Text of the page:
In the past decade, governments and financial institutions have become increasingly targeted by criminal organizations and nation state operators who seek to extort and disrupt key societal functions (see examples from countries Martinique, Tonga, and Vanuatu, and public healthcare system UK National Health Service). Individual organizations have been exploited for financial gain and entire banking sectors have been disrupted for political or financial purposes (see examples from countries Ukraine and Taiwan, and cyber espionage group Fancy Bear). Ransomware is a key focus of regulatory bodies in adapting to the new environments, and with this, the cybersecurity regulations and guidance are being updated to adjust to the new threat landscape.

The cybersecurity resource guide was released in 2018 to assist financial institutions with sourcing best practices and third party resources for helping mitigate their exposure to cybercrime, and manage responses. This guide was updated in 2022, with the main expansion being a focus on new resources for controls and guidance around managing ransomware.

The FFIEC’s guidance to use the CISA (Cybersecurity and Infrastructure Security Agency) resources leverages their best practices as the nation’s cyber defense agency. As part of a holistic ransomware and threat defense CISA leverages PDNS as a core capability.

“Due to the centrality of DNS for cybersecurity, the Department of Defense (DoD) included DNS filtering as a requirement in its Cybersecurity Maturity Model Certification (CMMC) standard (SC.3.192). A core capability of PDNS is the ability to categorize domain names based on threat intelligence.”

One of the industry leaders in the CISA guide to ‘selecting a protective DNS service’ is Cisco Umbrella. What was once called OpenDNS is now part of Cisco Umbrella, and is a key part of a holistic security approach to defend against ransomware disrupting financial institutions. Through blocking the reach-back it can disrupt the attack chains attempt to download the ransomware package, as well as disrupt the command and control. This can help prevent malicious links from being unintentionally used by trusted insiders, and help control impacts to social engineering attacks.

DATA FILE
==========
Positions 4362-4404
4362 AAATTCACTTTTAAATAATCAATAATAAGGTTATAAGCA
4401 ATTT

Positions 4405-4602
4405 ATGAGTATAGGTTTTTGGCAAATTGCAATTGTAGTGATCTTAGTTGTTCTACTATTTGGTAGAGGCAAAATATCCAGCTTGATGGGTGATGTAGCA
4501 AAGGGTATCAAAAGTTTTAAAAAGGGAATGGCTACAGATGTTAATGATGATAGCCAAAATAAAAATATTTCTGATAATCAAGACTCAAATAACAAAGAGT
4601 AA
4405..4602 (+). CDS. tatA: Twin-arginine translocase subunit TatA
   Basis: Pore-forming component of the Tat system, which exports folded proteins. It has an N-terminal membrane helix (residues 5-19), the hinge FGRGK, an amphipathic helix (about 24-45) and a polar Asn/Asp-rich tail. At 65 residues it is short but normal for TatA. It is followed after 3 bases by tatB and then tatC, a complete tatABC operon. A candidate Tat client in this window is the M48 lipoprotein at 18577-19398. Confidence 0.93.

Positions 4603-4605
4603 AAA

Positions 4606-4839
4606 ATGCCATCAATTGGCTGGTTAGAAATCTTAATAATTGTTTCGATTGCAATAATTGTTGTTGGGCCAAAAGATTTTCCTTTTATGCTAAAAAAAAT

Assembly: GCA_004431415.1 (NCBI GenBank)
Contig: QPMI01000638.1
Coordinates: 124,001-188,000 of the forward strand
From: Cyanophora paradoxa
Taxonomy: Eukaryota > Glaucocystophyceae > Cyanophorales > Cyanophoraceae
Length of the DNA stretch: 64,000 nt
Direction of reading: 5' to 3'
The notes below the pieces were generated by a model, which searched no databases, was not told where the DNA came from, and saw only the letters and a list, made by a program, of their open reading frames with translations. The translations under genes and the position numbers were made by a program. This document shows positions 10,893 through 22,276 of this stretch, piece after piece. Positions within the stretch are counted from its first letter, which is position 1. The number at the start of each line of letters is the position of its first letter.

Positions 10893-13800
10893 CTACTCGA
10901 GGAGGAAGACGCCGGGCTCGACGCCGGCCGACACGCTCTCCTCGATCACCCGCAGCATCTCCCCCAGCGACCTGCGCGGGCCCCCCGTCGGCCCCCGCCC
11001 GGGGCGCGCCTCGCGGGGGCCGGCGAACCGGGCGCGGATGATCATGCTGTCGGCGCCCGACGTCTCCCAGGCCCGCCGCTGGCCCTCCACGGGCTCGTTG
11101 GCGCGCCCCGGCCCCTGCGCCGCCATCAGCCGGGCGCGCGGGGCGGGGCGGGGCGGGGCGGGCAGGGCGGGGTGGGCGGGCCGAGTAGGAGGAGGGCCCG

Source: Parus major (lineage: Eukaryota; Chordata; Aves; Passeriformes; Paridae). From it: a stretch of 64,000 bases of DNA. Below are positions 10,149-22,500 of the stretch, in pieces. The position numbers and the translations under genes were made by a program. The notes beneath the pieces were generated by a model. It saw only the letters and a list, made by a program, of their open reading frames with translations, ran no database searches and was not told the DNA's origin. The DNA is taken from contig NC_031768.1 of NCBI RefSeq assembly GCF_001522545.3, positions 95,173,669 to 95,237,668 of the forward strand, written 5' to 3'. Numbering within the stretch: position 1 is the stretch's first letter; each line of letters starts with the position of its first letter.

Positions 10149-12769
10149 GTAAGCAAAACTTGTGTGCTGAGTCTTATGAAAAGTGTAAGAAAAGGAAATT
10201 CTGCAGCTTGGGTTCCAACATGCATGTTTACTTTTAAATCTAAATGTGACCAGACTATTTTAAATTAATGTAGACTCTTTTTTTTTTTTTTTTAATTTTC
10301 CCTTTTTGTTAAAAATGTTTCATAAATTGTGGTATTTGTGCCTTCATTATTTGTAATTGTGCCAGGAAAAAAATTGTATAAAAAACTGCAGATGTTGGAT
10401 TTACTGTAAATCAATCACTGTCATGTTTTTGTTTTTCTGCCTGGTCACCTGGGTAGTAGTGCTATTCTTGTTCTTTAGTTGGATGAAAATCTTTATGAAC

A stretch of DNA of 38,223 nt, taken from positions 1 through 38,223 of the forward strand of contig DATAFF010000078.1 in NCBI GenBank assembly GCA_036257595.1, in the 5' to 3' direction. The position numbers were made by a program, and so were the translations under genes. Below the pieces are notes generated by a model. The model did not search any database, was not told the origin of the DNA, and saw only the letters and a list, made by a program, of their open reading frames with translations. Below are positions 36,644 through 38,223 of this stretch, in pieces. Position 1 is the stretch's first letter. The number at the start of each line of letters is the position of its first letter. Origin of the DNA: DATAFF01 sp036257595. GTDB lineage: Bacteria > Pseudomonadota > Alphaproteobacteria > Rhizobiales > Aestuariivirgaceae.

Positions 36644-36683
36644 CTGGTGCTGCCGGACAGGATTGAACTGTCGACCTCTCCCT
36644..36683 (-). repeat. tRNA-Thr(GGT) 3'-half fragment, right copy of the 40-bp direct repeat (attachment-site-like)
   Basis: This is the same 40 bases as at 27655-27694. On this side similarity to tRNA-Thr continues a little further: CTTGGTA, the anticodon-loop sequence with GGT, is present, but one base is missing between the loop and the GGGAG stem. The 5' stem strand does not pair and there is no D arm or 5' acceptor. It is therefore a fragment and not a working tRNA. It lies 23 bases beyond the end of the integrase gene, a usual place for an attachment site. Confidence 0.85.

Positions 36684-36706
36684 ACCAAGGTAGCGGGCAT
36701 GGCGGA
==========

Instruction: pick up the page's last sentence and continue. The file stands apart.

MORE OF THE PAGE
Cisco Umbrella has a number of capabilities to help financial institutions meet their FFIEC (and other regulatory) requirements. These include:

  • DNS-layer Security: Cisco Umbrella provides a cloud-delivered security service that blocks malicious domains and IPs at the DNS (Domain Name System) layer. This helps prevent users from accessing phishing websites, malware-infected sites, or command and control infrastructure used by cybercriminals. By implementing DNS-layer security, a financial institution can significantly reduce the risk of data breaches and unauthorized access.
  • Secure Web Gateway: Cisco Umbrella acts as a secure web gateway by inspecting and filtering web traffic for potential threats. It can enforce granular policies to control access to specific websites or categories of websites, ensuring compliance with FFIEC guidelines regarding appropriate web usage within the financial institution’s network.
  • Threat Intelligence: Cisco Umbrella leverages threat intelligence from a vast global network, analyzing billions of internet requests and identifying emerging threats in real-time. By continuously monitoring and updating its threat intelligence, Cisco Umbrella can provide proactive protection against new and evolving threats, enhancing a financial institution’s cybersecurity posture and compliance with FFIEC requirements.
  • Cloud Application Control: Cisco Umbrella enables financial institutions to gain visibility and control over cloud applications used within their network. By enforcing policies that govern the use of cloud services, financial institutions can ensure compliance with FFIEC requirements related to data protection, privacy, and vendor management.
  • Reporting and Analytics: Cisco Umbrella provides detailed reporting and analytics capabilities, allowing financial institutions to monitor and analyze their network traffic, security events, and user behavior. This helps financial institutions meet FFIEC requirements related to audit trails, incident response, and monitoring of security events.

Cisco Umbrella fits in with the extensive Cisco security portfolio to help financial institutions protect themselves, protect their customers (and their data), and meet the regulatory requirements in doing so. Through managing the DNS vector as part of a comprehensive ransomware posture, Cisco is helping protect financial institutions.


William Nellis

Business Transformation Systems Engineer